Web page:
One of the key systems of the upcoming landing of the Mars Science Lab is a new pulse-Doppler radar. The Terminal Descent Sensor provides velocimetric and altitude data.
Its rigorous test program included two series of flight tests at NASA’s Dryden Flight Research Center, Edwards, Calif.
JPL field test lead Jim Montgomery presented a colloquium on the tests to the Dryden community July 25.
The test program uses a “test it as it flies” philosophy. It thus included the low altitude, low velocity regime up to the anticipated approach angles and speeds of the descent.
The first Dryden involvement was the use of a helicopter-suspended test model over Rogers Dry Lake. Altitude data was compared to GPS ground truth values. The flat terrain of Rogers made it possible to eliminate any errors involved with terrain variations. This made data analysis more direct. The first TDS tests were in July 2006, and showed issues were resolved as development continued. The Rogers Dry Lake helicopter tests were done in May, 2010
A joint Dryden-JPL team worked very hard to find the way to reproduce the landing angles and velocities anticipated. The Dryden F/A-18 pilots found the required involved flight paths. These involved a vertical dive of the inverted aircraft. The engineering model of the Terminal Descent Sensor was housed under the F/A-18 in a Quick Test Experimental Pod.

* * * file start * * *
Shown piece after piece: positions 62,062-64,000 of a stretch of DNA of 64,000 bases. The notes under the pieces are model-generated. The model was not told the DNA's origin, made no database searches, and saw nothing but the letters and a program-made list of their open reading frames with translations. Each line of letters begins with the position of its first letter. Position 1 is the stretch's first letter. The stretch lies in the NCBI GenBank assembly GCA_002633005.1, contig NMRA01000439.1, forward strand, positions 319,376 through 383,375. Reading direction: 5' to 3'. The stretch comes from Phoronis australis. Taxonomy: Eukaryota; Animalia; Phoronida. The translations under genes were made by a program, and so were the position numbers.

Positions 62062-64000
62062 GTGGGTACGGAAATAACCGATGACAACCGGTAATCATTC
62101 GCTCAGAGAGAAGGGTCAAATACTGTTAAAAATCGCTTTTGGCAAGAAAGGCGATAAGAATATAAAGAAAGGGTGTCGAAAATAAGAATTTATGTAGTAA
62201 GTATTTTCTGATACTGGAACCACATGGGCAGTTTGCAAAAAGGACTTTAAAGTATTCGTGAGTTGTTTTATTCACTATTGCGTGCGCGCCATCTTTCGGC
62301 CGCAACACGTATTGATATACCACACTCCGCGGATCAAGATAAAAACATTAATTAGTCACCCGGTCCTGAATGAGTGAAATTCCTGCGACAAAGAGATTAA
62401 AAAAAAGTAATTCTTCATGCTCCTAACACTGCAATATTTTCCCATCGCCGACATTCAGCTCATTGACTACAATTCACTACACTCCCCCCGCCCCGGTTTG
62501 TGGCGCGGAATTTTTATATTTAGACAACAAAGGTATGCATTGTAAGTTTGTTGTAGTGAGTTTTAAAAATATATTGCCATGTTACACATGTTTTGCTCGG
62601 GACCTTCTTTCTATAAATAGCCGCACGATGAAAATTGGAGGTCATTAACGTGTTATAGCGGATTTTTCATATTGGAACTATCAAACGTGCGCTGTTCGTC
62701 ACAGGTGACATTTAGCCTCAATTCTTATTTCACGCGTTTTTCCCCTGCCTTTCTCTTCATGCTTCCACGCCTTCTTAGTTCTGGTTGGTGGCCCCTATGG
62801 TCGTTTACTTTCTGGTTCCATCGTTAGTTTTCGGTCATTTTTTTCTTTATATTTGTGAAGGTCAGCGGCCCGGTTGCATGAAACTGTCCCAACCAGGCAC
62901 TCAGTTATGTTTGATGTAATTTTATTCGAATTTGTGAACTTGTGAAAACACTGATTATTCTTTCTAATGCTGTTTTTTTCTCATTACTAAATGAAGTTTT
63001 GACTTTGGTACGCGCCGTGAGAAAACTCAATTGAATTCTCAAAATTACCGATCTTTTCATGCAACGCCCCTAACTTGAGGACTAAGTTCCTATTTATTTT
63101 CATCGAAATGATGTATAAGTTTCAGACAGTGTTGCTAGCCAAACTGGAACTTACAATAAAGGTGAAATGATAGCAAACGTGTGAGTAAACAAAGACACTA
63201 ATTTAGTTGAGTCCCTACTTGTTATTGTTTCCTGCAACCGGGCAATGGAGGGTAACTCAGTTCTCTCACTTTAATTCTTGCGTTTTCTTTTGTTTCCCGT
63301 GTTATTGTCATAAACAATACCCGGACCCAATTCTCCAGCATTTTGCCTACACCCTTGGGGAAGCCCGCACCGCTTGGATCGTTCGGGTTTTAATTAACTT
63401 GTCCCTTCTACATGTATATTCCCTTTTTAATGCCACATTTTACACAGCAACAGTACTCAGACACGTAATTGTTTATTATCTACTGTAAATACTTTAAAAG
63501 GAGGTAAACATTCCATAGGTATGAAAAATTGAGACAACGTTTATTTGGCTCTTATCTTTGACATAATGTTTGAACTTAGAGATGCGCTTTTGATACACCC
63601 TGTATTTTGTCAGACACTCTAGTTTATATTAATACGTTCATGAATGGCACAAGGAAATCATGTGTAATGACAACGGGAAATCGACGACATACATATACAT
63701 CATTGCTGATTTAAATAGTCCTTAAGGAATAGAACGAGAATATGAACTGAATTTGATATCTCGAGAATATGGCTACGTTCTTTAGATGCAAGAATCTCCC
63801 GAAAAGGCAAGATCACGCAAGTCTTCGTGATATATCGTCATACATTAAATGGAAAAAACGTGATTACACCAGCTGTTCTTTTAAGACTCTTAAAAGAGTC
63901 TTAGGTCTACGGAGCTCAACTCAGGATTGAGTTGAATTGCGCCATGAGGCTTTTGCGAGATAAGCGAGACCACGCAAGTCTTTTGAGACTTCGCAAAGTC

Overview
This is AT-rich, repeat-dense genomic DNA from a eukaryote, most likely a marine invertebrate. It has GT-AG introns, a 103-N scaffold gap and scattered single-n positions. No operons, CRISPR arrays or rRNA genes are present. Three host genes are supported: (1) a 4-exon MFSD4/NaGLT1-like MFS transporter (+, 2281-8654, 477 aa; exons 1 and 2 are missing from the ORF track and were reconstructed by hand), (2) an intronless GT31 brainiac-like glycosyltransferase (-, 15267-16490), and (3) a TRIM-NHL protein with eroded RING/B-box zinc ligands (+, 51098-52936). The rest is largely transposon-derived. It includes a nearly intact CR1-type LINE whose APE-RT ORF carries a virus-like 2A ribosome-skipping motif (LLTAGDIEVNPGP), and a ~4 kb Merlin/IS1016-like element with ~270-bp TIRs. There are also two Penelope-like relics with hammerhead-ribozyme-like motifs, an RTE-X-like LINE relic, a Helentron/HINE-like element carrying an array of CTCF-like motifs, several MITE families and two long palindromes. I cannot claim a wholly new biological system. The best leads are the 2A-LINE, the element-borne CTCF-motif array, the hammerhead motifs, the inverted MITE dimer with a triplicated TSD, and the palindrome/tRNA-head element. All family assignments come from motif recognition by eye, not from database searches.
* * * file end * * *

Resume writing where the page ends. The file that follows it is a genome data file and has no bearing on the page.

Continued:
From May to June, 2011 there were 21 hours of test flights. Data taken for 44 minutes during these tests matched the Mars Science Lab carrier stage flight profile. At this stage of the mission, the carrier is free swinging, suspended from its parachute. The data collected was sufficient to fine-tune the software, to ensure it was calibrated as accurately as possible prior to Curiosity’s landing.
Montgomery expressed his appreciation. “You should be proud of your professionalism,” he told Dryden employees.
There were more than 70 people involved in conducting the tests.